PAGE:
Monday, September 27, 2021

Book Spotlight: Great Adaptations

Disclosure: I was given a copy of this book for reviewing purposes and received no payment. All opinions are my own.

The issue of climate change has increasingly been making its way into the headlines and rightfully so. We are in a crisis and there is no time to waste. We are seeing the very real effects of climate change almost daily, as we see progressively worse storms and extreme weather all across the globe. There are brutal heatwaves, extreme winters, record-breaking hurricanes, frequent forest fires, and devastating flooding. The scientists are sounding the alarm about elevated sea levels, melting ice caps, and rising CO2 emissions. There is definitely something going on and our planet and only home is showing the signs. 

We are facing a massive threat, but the question is, what should we do about it? There is now talk of the concept of adaptation in the face of climate change. Is this the answer? Or is talk of adaptation a license for damaging complacency rather than positive achievement?

In the new book, Great Adaptations – In the Shadow of a Climate Crisis, Dr Morgan Phillips, Co-Director of The Glacier Trust, argues that, while the concept of  ‘adaptation’ may have fierce critics, it is important to distinguish between: bad adaptations (mal-adaptations) which can exacerbate social injustice, cause deep ecological harm, and even hasten the onset of dangerous climate change – and Great Adaptations which transform peoples’ lives and contribute to the achievement of broader societal goals.

In this fascinating book, Phillips recounts stories of adaptation from the air-conditioned pavements of Doha and the feral camels of Australia, to the ‘cool rooms’ of Paris and the ‘fog catchers’ of Morocco. These are the lesser-told stories of adaption to climate change – the great adaptation case histories will be inspirations for the positive adaptations of the future; while the stories of mal-adaptations will, hopefully, act as warnings.

Great Adaptations is a call to action. It advocates adaptations that are ecologically restorative and socially just. It examines how the arguments about adaptation are framed, unpicks the contested notion of Deep Adaptation, explores the potential of Transformative Adaptation, and questions the legitimacy of the ‘reassuring stories’ that still dominate mainstream climate discourse.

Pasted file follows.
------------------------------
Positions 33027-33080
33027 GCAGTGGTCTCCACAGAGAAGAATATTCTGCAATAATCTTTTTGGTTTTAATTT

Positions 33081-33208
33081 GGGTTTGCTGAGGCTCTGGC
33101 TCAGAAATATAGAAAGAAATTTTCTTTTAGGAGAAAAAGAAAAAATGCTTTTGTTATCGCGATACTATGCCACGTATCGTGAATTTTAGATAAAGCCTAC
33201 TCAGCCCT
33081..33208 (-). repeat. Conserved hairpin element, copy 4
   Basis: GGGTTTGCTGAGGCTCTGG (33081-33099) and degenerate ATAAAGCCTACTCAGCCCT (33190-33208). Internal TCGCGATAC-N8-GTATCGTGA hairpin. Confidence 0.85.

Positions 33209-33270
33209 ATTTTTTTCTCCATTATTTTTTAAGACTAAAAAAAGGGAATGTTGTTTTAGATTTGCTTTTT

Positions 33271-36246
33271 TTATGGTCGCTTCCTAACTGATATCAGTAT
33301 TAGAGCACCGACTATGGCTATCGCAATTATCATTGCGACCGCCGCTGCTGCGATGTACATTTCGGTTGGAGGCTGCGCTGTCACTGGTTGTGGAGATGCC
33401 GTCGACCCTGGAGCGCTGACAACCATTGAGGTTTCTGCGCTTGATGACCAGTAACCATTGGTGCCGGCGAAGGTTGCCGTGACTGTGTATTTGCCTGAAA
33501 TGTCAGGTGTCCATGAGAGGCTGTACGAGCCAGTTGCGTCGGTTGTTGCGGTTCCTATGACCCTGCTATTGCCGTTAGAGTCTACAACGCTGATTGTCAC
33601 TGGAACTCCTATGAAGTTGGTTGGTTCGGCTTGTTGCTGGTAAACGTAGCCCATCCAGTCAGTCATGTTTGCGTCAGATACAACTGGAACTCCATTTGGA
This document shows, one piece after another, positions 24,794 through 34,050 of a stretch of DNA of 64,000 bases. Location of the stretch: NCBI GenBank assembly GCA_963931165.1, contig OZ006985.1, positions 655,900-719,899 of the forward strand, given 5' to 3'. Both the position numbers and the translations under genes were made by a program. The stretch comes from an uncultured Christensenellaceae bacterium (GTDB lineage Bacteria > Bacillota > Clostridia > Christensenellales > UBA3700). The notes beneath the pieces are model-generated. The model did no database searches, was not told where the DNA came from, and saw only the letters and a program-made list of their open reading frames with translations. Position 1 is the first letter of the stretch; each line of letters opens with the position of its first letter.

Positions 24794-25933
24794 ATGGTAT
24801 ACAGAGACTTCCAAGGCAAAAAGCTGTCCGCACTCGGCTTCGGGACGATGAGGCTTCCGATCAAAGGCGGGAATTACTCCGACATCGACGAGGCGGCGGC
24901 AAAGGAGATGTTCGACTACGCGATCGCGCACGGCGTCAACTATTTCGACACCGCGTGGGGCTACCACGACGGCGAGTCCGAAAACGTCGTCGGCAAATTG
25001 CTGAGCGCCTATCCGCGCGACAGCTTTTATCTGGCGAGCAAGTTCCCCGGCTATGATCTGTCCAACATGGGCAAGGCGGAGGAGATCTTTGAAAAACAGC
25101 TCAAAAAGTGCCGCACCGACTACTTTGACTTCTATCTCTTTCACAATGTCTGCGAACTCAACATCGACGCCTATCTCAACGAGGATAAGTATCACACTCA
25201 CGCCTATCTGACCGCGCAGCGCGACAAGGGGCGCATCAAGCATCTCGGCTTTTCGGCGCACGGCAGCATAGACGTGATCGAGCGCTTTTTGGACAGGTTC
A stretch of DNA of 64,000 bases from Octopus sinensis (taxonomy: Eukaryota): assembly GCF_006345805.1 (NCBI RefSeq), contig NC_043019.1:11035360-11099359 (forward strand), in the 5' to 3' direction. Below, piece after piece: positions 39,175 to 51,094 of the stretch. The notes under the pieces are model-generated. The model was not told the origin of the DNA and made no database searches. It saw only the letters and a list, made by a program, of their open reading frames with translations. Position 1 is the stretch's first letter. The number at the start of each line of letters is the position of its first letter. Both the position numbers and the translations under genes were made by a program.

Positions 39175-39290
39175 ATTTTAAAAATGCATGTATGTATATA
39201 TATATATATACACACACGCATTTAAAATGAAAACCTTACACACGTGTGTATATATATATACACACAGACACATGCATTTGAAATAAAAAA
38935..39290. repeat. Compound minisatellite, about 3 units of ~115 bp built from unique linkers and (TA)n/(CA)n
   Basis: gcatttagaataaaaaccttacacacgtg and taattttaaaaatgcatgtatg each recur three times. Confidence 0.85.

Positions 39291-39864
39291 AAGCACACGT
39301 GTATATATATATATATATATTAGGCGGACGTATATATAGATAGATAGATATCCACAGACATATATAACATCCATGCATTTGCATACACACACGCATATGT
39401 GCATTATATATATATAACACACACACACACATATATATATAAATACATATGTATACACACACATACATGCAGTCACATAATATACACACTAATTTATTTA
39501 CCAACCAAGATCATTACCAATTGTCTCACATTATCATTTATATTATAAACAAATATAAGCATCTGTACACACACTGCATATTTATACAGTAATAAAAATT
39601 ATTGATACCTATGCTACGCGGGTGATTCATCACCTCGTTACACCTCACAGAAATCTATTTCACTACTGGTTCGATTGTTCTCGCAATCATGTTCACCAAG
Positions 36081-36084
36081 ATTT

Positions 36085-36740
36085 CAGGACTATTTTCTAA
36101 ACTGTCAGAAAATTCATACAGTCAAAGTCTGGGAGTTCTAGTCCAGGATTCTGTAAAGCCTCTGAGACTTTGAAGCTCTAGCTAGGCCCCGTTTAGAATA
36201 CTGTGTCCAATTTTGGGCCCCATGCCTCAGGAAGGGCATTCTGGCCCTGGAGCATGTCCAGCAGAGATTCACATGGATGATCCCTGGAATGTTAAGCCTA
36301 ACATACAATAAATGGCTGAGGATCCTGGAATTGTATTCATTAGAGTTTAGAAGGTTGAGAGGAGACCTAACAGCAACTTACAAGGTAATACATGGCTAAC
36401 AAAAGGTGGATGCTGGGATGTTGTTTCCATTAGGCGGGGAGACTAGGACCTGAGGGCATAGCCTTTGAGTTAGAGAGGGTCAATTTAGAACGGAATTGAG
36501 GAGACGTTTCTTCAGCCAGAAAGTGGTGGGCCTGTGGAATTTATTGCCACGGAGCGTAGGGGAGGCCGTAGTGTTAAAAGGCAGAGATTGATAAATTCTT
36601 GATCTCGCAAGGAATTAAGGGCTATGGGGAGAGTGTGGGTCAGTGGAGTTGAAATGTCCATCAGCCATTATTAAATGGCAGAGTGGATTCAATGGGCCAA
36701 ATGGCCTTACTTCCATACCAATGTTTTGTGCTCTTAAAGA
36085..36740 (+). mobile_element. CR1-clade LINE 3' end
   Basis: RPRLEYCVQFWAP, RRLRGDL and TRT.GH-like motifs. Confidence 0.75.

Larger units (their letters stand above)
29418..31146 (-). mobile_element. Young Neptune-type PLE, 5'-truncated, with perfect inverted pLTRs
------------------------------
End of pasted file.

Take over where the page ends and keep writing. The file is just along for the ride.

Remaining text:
I found this to be an interesting read and I learned a lot that I did not know. During the time that I read this book, I was witnessing the extremes of climate change on the news very regularly. The hurricanes that thrash the United States and the Caribbean have become increasingly powerful and frequent and cause massive flooding and leave a deadly path of destruction. Roaring forest fires around the world are all too frequent and burn a deadly path. Here in the UK and in different areas of Europe, the flooding has been catastrophic and the same can be said for different locations across the planet. Climate change is real, and we are seeing the devastating consequences globally. 

Great Adaptations is a conversational yet provocative book, which is engaging and visually arresting. This book will appeal to all who are concerned about climate change. Dr Morgan Phillips offers his contribution to the mounting debate about climate adaptation and presents his case based on experience and study of real-life adaptation projects (good and bad) from around the world.

I found Great Adaptations to be very accessible as a reader. I learned about adaptation as I read, and I came to this book with no knowledge of the subject of climate adaptation. The information is presented in a way which is informational, but it does not talk over your head, and I liked that. This is a very good read!

ISBN: 9781 9120 9214 7 Paperback 224 pages RRP: £9.99 Sept 2021
Publisher: Arkbound Foundation

Great Adaptations is available through the publisher and bookshops, as well as through internet booksellers (Also available as an ebook).

About the author: Dr Morgan Phillips FRSA, is the Co-Director of The Glacier Trust (, a UK charity that enables climate change adaptation in Nepal. He is also Head of Insight at environmental charity Global Action Plan, Trustee at National Association for Environmental Education, and Associate Director at Green Schools Project. Morgan is the designer of multiple environmental education initiatives and has lectured on the politics of climate change at Brunel University and has led the Eco-Schools programme for England for three years. An accomplished public speaker, Morgan has made presentations at many national and international conferences (including COP21 in Paris), has appeared on national TV & radio.


Sarah Troxell said...

This sounds like a fascinating read!

Dori said...

Yes! It was a really eye-opening book. Very intriguing.